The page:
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Singularities: Complicated function

  1. Oct 25, 2009 #1
    1. The problem statement, all variables and given/known data
    Find all the singularities of [tex]f(z) = \frac{{{e^{\frac{1}{{z - 1}}}}}}{{{e^{\frac{1}{z}}} - 1}}[/tex] in the extended complex field, classify them and find Res(f, 0) and Res(f, infinity)


    2. Relevant equations

    Res(f, z0) = a-1 in the Laurent series around that z0

    [tex]{e^z} = \sum\limits_{n = 0}^\infty {\frac{{{z^n}}}{{n!}}} [/tex]

    3. The attempt at a solution

    It's kind of a difficult function to find singularities from.

    First I tried to look at the numerator. I found that 1 is an essential singularity, because the Laurent series of [tex]{{e^{\frac{1}{{z - 1}}}}}[/tex] around 1 is [tex]\sum\limits_{n = o}^\infty {\frac{1}{{n!{{(z - 1)}^n}}}} [/tex], which is a series formed by negative powers of (z-1) only. So the series has infinite negative powers of (z-1)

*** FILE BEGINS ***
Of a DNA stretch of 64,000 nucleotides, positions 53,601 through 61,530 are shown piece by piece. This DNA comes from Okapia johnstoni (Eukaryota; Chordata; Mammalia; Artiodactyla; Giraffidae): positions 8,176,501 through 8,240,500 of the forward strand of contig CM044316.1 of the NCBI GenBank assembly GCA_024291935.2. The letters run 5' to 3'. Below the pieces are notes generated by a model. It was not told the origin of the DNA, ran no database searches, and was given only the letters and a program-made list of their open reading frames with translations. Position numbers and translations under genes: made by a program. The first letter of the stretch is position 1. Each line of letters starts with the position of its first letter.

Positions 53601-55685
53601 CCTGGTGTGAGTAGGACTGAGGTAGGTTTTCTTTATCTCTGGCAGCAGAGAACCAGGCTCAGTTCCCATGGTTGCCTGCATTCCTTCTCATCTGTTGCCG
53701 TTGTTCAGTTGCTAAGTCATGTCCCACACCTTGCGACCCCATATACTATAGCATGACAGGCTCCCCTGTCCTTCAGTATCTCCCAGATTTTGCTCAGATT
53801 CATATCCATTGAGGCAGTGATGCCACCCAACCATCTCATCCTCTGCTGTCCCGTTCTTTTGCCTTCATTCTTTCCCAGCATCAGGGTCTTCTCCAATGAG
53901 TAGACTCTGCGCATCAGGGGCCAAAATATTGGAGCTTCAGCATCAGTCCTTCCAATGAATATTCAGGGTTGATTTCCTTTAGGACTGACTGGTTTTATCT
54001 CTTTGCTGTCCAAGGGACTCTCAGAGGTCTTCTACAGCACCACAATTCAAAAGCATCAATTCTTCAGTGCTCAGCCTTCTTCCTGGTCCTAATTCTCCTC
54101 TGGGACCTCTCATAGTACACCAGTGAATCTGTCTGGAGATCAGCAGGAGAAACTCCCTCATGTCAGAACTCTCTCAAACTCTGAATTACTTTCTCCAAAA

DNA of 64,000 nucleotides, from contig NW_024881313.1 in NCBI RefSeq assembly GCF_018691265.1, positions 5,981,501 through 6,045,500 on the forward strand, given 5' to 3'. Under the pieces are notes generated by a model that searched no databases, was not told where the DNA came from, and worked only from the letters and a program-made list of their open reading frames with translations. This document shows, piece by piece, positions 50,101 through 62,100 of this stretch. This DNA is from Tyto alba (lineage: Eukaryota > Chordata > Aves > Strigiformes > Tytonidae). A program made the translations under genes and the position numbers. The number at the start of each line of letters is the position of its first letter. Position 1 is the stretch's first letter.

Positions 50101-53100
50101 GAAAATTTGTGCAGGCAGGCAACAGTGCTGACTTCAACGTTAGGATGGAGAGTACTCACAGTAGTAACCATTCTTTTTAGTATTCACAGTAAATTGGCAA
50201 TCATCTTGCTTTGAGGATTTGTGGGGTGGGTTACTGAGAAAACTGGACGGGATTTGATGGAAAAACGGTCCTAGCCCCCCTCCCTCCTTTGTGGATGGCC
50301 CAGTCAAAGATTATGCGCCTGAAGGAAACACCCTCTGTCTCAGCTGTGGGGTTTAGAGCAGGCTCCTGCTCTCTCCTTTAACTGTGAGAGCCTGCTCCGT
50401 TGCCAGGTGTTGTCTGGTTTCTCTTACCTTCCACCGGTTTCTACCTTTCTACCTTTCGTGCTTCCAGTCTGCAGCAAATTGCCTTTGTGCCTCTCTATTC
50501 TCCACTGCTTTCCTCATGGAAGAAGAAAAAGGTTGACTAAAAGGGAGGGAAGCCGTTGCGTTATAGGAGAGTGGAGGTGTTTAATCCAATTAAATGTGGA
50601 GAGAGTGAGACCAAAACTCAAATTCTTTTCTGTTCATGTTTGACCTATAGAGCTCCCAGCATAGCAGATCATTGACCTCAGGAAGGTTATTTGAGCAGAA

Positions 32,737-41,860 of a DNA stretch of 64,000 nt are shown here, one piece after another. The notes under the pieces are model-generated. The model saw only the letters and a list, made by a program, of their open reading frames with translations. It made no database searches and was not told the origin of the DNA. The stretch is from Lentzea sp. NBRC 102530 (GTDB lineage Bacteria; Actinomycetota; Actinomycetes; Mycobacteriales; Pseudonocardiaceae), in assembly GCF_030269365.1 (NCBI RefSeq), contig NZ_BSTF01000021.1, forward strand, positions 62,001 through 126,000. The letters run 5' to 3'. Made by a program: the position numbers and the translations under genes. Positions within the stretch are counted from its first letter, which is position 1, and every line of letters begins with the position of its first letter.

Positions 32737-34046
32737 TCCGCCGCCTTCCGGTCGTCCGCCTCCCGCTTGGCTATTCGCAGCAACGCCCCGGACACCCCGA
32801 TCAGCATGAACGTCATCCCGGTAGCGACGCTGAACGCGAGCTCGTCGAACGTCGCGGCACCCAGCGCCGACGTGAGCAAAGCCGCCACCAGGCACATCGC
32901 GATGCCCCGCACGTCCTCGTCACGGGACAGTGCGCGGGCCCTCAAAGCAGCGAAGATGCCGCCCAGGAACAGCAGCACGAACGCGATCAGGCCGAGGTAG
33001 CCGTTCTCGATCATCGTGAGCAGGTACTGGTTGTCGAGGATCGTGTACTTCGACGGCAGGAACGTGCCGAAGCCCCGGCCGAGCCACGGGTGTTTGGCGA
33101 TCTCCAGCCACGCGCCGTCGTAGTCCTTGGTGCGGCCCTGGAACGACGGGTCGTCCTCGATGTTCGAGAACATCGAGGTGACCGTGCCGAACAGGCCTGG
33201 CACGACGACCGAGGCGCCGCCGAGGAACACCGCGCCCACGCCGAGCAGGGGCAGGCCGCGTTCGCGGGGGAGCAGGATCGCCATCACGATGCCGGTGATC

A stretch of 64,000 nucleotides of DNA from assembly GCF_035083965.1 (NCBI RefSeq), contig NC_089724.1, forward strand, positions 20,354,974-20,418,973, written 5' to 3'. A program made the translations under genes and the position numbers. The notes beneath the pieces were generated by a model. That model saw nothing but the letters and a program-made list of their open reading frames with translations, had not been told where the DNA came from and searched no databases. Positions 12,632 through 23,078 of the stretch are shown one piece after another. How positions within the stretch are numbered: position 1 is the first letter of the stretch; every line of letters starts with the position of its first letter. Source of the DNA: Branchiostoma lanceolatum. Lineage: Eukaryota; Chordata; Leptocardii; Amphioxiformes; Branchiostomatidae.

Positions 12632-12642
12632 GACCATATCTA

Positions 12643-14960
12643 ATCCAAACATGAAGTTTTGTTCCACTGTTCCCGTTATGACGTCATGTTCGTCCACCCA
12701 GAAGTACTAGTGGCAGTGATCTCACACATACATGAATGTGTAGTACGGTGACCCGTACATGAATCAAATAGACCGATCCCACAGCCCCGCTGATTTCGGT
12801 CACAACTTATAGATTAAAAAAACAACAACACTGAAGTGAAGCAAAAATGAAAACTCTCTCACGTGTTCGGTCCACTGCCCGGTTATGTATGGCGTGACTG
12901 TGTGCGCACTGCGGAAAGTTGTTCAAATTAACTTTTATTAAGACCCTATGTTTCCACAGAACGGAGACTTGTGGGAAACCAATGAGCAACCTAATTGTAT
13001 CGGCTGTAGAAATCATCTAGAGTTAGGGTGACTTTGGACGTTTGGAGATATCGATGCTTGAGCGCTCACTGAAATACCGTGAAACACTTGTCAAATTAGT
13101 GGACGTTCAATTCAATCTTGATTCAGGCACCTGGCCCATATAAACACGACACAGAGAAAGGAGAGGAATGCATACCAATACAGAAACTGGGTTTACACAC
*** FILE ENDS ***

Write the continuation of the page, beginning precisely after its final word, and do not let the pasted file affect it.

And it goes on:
Then I tried to look at the denominator. I know zero has to be a singularity of some sort, but I can't find a way to classify it or to justify that.

    Finally, for the infinity, I make the variable change w = 1/z, then I evaluate [tex]\frac{{{e^{\frac{w}{{1 - w}}}}}}{{{e^w} - 1}}[/tex] when w=0. I find that zero is a simple pole of f(1/w) (because 1/f(1/w) has a simple zero in w=0), then infinity a simple pole of f(z).

    How do I find what kind of singularity is z=0?

    Thanks
     
  2. jcsd
  3. Oct 26, 2009 #2
    Anyone?
     
  4. Oct 26, 2009 #3
    Nobody?
     
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